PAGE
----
Bistro-inspired as its menu may be, Café Chloe is not precisely a bistro. As popular as it is with the lunchtime business crowd, it is not now, never was and never will be a contemporary answer to late 1980s Dobson's. Its iconoclastic, hip atmosphere, nods to locavorism and conscience-on-its-sleeve aura notwithstanding, it's not farm-to-table, it's not in North Park and it defies hipsterism. Whatever it is, Café Chloe seems more defined by what it is not. And that, in a sense, is its beauty. It's individualistic, it's sui generis and it's its own thing.
Café Chloe (721 Ninth Ave. in East Village) has the ambiance of a French bistro, perhaps not so much the look as the feel. Like many Parisian bistros, it's a small place with multiple spaces around nooks, crannies, corners and up split-level stairs that plays—as a whole—somewhat larger than it actually is.
That which is true with the space itself is reflected in the menu. There's a steak frites, a steamed-mussels dish and a croque madame, if not a croque monsieur. And that croque madame—the French ham, the Mornay cheese, the egg—how perfect did that taste? It may not have been the most beautiful of dishes, but the flavors were spot-on; it's a messy thing on the plate but beautiful on the palate.
The mussels, though, were a more interesting dish. Instead of the moules marinière of classic bistro fare, this was a dish more likely to be found in a Spanish tapas bar: moules a? la Valencienne, consisting of mussels saute?ed with chorizo, fennel, saffron, orange and garnished with a sculptural slab of grilled ciabatta bread. Like the bistro classic about which I wrote in reviewing Hillcrest's Au Revoir, this dish also featured a perfect balance between richness and acidity. But here, the sweetness of the mussels was underlined by the orange and fennel flavors, with the chorizo providing a hint of spiciness and a suggestion of earth.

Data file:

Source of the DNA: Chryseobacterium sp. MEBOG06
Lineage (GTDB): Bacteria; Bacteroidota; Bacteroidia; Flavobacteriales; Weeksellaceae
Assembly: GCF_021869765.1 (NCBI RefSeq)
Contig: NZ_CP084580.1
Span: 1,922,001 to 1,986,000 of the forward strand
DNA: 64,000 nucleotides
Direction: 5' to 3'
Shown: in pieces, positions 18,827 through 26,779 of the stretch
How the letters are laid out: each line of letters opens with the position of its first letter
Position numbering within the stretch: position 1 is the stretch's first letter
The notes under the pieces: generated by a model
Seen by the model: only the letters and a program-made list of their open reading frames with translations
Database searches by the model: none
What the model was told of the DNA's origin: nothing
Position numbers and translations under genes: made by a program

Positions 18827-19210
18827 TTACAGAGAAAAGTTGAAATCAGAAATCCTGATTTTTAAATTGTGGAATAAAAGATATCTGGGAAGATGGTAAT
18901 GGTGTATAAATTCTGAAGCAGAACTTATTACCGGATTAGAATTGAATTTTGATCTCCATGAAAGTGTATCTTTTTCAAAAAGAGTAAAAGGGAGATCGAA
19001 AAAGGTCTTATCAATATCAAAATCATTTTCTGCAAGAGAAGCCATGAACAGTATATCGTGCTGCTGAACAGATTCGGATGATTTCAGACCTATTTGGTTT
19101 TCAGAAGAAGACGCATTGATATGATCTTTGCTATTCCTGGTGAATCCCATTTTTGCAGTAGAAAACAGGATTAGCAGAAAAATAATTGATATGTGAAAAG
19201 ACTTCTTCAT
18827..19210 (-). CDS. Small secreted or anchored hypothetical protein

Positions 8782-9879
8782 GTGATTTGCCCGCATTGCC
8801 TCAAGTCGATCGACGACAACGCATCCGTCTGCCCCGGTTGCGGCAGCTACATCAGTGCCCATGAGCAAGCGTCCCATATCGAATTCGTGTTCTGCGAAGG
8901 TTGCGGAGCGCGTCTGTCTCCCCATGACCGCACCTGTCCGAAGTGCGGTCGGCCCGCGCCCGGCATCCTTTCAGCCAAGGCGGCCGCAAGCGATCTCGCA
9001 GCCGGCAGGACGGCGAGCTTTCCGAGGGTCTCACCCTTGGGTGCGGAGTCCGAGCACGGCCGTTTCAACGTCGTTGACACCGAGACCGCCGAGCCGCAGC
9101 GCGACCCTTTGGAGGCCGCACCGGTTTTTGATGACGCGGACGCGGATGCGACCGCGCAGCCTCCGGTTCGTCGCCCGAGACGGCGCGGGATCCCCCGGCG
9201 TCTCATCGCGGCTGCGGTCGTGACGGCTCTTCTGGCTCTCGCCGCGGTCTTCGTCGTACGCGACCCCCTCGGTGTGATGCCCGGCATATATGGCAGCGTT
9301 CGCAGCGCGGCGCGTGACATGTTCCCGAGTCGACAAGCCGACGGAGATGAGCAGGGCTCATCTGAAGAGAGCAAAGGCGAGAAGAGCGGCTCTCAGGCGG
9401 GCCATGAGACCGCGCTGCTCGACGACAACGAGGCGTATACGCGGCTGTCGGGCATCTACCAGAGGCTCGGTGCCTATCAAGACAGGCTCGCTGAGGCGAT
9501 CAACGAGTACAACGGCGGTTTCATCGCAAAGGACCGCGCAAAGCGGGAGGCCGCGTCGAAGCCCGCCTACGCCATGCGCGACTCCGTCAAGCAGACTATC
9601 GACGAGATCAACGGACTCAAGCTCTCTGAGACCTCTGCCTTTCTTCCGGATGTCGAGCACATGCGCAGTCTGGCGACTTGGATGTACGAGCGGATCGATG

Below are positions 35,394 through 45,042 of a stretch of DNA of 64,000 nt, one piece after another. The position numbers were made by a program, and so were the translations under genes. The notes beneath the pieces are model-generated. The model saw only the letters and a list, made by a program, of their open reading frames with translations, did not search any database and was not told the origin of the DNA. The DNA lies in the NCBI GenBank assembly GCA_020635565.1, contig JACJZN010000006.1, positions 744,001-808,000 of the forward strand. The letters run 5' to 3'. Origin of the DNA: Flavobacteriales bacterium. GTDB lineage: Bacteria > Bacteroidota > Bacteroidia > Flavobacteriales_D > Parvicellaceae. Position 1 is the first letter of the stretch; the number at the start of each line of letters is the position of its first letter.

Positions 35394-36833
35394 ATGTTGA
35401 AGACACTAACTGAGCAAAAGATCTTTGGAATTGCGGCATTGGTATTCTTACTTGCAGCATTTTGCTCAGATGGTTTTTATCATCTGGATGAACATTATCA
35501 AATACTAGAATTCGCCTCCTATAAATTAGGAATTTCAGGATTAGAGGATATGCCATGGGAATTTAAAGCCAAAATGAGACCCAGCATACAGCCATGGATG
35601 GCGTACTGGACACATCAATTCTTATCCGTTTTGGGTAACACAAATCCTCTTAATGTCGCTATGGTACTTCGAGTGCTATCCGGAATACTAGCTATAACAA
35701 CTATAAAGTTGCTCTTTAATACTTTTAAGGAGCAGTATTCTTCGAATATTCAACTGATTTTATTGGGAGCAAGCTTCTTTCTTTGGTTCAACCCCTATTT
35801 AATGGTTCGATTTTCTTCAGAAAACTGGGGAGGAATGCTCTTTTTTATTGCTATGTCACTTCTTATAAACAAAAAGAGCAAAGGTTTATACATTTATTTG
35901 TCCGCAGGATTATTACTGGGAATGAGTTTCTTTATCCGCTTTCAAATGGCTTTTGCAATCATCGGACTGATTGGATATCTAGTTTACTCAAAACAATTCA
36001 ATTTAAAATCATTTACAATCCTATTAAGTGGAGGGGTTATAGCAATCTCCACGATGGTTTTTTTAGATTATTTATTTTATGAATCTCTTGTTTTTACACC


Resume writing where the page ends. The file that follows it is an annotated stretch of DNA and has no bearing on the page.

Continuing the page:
Another standout dish at Café Chloe is the grilled jidori chicken breast with cannellini beans, orange, fennel salad and grilled asparagus. The bracing fennel and orange flavor combination that had worked so well in the mussels dish may have worked even better with the grilled chicken and the earthy beans. The astringency of the asparagus, draped over the chicken breast, and the spiciness of the arugula in the salad below it tied the whole thing together.
Not everything worked perfectly, though. While the flavor profile of the steak frites with herb butter, greens and Dijon vinaigrette was fine, the sear on the hanger steak was lacking, and the whole thing rested heavily on the perfectly done string fries. The tomato soup was tasty and rich, but too much cream dulled the flavor profile.
Still, the overall experience on several visits to Café Chloe has always been enjoyable. It offers the comfort and dependability of a great bistro but feels free to put its own iconoclastic twist on the bistro archetype.